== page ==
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Multiple infarcts and hemorrhages in the central nervous system of a dog with cerebral amyloid angiopathy: a case report

Rodrigues, Laís Limeira, Mesquita, Leonardo Pereira, Costa, Rafael Carneiro, Gomes, Raquel Gonçalves, Biihrer, Daniel Arrais, Maiorka, Paulo César
BMC veterinary research 2018 v.14 no.1 pp. 370
Alzheimer disease, Poodle (dog breed), amyloid, ataxia (disorder), case studies, cerebrovascular disorders, cognitive disorders, cortex, dogs, females, head, hemorrhage, hippocampus, humans, immunohistochemistry, infarction, ischemia, prognosis, thalamus, veterinary medicine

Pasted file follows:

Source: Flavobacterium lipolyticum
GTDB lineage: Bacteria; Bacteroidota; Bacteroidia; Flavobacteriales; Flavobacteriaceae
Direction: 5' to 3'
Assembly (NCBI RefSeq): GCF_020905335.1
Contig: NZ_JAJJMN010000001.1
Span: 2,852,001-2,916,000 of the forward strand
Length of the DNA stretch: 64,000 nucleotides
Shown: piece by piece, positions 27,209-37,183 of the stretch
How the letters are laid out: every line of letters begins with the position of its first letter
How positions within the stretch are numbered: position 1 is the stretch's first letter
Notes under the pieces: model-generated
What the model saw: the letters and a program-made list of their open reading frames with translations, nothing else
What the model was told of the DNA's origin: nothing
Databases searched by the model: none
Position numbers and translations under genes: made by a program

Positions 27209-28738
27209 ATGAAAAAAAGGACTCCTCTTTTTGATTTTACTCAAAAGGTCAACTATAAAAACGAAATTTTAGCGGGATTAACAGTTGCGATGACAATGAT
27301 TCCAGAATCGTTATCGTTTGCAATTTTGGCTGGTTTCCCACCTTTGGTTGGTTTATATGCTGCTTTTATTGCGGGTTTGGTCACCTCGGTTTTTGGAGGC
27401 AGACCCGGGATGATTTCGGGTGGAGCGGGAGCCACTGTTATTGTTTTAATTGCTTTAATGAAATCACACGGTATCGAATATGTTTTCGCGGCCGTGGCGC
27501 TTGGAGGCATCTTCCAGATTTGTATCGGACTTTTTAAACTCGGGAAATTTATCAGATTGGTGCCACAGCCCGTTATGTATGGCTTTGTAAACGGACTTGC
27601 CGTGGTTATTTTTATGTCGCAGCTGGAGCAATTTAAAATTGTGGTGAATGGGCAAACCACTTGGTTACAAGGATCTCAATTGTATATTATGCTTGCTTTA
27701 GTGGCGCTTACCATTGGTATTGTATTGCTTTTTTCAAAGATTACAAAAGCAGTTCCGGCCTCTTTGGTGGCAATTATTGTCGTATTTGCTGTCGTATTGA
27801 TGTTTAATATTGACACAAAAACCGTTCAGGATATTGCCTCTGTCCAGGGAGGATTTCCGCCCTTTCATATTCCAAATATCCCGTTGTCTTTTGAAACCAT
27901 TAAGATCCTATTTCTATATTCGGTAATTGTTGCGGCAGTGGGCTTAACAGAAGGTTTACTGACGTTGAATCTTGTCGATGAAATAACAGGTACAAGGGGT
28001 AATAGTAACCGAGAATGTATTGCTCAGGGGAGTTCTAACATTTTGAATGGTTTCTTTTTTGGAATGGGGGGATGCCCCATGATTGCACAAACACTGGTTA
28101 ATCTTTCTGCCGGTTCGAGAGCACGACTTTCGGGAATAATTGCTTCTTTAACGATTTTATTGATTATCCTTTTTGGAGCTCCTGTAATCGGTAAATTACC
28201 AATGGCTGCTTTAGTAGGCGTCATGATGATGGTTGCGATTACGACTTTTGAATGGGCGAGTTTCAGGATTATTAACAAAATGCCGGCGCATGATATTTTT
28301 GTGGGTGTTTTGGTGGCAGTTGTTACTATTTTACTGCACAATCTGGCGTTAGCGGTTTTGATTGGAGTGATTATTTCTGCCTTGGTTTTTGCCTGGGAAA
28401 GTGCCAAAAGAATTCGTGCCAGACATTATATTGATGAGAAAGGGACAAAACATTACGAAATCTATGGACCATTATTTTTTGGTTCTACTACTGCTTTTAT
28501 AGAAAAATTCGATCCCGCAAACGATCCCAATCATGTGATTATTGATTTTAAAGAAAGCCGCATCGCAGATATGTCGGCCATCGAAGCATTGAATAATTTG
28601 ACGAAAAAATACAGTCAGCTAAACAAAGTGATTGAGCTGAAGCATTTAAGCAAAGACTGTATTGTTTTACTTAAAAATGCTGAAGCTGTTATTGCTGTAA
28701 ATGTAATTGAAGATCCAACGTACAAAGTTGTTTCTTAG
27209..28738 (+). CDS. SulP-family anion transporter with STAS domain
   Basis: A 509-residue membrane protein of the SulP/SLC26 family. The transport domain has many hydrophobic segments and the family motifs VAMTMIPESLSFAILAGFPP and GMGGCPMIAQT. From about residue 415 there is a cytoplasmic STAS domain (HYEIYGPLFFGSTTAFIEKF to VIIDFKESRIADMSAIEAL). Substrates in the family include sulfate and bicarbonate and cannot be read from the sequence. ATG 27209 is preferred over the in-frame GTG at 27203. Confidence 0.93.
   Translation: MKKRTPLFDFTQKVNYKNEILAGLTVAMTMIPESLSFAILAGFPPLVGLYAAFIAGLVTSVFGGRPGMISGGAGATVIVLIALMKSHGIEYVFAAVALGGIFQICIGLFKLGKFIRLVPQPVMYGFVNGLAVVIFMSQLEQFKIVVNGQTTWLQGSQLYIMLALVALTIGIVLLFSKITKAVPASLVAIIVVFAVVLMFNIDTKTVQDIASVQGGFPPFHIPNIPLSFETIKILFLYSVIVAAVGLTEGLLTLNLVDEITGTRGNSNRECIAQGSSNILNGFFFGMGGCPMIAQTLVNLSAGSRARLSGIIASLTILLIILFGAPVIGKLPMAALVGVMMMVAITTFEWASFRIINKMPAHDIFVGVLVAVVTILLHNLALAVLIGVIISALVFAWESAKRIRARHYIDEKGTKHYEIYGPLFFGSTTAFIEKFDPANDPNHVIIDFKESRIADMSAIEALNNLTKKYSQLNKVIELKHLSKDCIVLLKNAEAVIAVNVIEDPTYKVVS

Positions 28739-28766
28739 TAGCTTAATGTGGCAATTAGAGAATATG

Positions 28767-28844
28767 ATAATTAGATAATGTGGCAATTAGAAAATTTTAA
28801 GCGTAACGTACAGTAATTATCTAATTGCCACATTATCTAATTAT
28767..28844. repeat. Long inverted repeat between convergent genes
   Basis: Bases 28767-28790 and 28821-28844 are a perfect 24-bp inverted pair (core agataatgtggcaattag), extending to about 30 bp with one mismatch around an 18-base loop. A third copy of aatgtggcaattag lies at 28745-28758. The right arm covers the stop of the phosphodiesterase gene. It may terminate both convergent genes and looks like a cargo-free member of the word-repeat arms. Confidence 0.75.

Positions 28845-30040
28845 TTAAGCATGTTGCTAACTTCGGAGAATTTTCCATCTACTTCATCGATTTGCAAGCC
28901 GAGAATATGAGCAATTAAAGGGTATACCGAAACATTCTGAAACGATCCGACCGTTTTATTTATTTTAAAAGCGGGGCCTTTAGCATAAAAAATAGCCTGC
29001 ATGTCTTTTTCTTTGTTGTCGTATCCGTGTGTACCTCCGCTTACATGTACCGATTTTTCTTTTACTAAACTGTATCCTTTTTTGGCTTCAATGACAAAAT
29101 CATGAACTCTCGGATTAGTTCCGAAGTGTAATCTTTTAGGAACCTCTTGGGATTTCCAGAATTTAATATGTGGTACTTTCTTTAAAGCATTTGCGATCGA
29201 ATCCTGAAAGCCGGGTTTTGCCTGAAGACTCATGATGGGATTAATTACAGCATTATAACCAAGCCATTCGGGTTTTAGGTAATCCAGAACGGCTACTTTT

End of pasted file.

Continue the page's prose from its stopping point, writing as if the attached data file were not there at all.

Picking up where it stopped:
BACKGROUND: β-amyloid (Aβ) can accumulate in the brain of aged dogs, and within vessels walls, the disease is called cerebral amyloid angiopathy (CAA). In humans, Alzheimer’s disease and CAA are strongly correlated with cerebrovascular disease. However, in dogs, this association has not been extensively studied yet. The present report highlights the pathological and clinical features of a concomitant cerebrovascular disease and amyloid precursor protein (APP) accumulation in the brain of a dog. CASE PRESENTATION: A female, 16-year-old, Standard Poodle with a one-year history of cognitive deficits presented with an acute onset of right-sided postural reaction deficit and circling, left-sided head tilt, positional nystagmus, and ataxia. Due to poor prognosis the dog was euthanized, and pathological examination of the brain revealed an acute lacunar infarction within the thalamus extending to rostral colliculus. Additional findings included subacute and chronic areas of ischemia throughout the brain and areas of hemorrhage within the medulla. Immunolabeling revealed APP deposition within intraparenchymal vessels of frontal, temporal and occipital cortex, hippocampus, diencephalon, mesencephalon and myelencephalon, besides meningeal vessels walls. Glial fibrillary acidic protein (GFAP) immunolabeling showed marked astrocytosis around the acute area of infarction and within chronic areas of ischemia. Histological examination of the brain along with immunohistochemistry results showed a concomitant APP, which is an Aβ precursor, accumulation within the neuroparenchyma and vessels (CAA) with histological evidences of a cerebrovascular disease in an aged dog. CONCLUSIONS: This report shows that APP accumulation in the brain can occur concomitantly to a severe cerebrovascular disease in a dog. Further studies are necessary to elucidate if cerebrovascular disease is associated with Aβ accumulation in the brain of dogs.